to verify activation. The system will beep the keypad ten times rapidly to verify
communication to the central station.
If the Panic Keys are pressed and held for 2 seconds, the system will immediately
communicate the signal to central station. If Panic Keys Audible is enabled, the
system will beep the keypad three times upon activation and activate the alarm
output until a code is entered or the alarm output times out. Otherwise the alarm
will be completely silent.
NOTE: The Fire, Auxiliary, Panic keys will operate even if Keypad Lockout
is active (see 2.2.13 Keypad Options on page 34).
Fire Keys Enable. . . . . . . . . . . . . . . . . . . . . . . . . . . . . . . . Section [015], Option [1]
Panic Keys Audible . . . . . . . . . . . . . . . . . . . . . . . . . . . . . Section [015], Option [2]
Fire Bell Continuous. . . . . . . . . . . . . . . . . . . . . . . . . . . . . Section [014], Option [8]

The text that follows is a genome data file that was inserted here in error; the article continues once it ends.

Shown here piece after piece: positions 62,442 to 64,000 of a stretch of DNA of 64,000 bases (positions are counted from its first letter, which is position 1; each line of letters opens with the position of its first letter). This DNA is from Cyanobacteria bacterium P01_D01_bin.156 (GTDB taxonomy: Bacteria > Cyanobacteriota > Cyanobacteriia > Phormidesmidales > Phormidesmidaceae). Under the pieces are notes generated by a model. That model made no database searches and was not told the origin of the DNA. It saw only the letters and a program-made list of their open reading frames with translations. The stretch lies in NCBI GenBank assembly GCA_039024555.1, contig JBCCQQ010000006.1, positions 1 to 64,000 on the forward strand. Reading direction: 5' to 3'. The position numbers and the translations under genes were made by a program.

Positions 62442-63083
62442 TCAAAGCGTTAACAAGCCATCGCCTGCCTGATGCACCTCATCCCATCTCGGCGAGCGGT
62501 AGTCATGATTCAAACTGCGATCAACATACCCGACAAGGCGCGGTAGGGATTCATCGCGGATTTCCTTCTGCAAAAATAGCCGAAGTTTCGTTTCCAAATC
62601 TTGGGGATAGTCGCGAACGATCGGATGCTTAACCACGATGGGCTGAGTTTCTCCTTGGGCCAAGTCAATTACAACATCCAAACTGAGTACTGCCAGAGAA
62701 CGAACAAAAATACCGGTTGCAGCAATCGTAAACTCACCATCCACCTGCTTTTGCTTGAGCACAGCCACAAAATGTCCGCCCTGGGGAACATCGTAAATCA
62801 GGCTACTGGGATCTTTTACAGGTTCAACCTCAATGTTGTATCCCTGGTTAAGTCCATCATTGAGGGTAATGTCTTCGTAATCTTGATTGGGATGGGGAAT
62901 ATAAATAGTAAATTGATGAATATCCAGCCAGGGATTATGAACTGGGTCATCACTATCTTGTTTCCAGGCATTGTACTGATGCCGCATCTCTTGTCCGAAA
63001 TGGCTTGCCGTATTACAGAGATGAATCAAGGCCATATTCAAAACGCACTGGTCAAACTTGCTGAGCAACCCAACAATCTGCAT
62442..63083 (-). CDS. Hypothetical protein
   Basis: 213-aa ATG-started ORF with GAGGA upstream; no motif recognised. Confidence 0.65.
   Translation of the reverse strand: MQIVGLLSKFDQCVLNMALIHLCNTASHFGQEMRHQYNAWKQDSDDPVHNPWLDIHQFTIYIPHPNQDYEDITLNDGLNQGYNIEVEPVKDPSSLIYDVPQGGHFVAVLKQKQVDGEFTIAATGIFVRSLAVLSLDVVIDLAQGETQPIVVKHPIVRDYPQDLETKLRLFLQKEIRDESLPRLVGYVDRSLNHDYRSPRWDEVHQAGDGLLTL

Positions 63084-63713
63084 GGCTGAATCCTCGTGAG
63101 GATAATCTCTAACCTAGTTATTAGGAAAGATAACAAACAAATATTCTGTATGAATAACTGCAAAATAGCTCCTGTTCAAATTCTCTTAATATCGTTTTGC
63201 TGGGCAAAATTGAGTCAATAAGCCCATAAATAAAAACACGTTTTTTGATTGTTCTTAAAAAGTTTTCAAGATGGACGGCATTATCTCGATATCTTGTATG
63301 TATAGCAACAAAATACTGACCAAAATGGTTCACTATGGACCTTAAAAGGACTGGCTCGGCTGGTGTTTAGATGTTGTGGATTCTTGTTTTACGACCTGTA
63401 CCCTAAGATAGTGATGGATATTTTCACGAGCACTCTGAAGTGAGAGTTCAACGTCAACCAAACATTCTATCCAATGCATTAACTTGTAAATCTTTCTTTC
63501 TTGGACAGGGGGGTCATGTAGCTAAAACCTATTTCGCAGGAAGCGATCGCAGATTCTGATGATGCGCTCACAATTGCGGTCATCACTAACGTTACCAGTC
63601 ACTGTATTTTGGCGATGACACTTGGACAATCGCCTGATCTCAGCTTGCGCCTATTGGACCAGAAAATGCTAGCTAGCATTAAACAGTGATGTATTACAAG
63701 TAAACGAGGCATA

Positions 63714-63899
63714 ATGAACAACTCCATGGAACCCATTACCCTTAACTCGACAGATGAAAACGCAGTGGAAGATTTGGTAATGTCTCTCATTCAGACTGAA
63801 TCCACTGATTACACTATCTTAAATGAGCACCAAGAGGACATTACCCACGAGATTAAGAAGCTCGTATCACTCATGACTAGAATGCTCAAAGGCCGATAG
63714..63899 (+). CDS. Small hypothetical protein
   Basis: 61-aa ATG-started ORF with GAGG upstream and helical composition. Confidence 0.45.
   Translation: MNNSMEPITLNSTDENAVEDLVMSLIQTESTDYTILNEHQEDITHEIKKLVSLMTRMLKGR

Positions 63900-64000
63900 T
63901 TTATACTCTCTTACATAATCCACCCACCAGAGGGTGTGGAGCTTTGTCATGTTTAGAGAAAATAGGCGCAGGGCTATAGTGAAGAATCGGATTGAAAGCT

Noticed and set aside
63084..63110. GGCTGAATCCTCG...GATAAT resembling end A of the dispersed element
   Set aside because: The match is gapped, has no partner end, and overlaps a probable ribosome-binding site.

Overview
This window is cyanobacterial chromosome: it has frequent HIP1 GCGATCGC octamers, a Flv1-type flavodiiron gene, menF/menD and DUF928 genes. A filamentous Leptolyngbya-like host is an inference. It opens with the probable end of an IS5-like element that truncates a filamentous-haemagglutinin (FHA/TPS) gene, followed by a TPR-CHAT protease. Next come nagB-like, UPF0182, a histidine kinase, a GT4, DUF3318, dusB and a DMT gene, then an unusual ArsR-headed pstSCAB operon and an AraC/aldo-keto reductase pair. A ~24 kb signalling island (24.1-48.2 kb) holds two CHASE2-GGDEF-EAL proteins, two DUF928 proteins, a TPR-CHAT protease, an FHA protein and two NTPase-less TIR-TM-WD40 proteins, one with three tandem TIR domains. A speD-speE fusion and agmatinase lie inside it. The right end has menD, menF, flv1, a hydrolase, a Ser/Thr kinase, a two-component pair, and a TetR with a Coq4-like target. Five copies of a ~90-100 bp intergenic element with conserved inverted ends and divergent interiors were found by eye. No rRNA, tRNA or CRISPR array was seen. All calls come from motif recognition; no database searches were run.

2.2.13 Keypad
Options
The system can be programmed to ‘lockout’ keypads if a series of incorrect access
code entries are made. After the Number of Invalid Codes Before Lockout has
been reached the system will lock out the keypad for the Lockout Duration and
log the event to the event buffer. For the duration of the lockout the system will
sound an error tone when any key is pressed. The invalid code counter will be reset
every hour.
To disable Keypad Lockout program the Number of Invalid Codes Before Lockout as (000).
NOTE: If Keypad Lockout is active, the system cannot be armed or disarmed with a keyswitch.
If the Keypad Blanking Option is enabled the system will turn off all lights on the
NT9010 if no key is pressed for 30 seconds. The keys, however, will remain backlit.
The system will turn the NT9010 lights back on if entry delay begins or an audible
alarm occurs. If the Code Required to Restore Blanking Option is enabled, the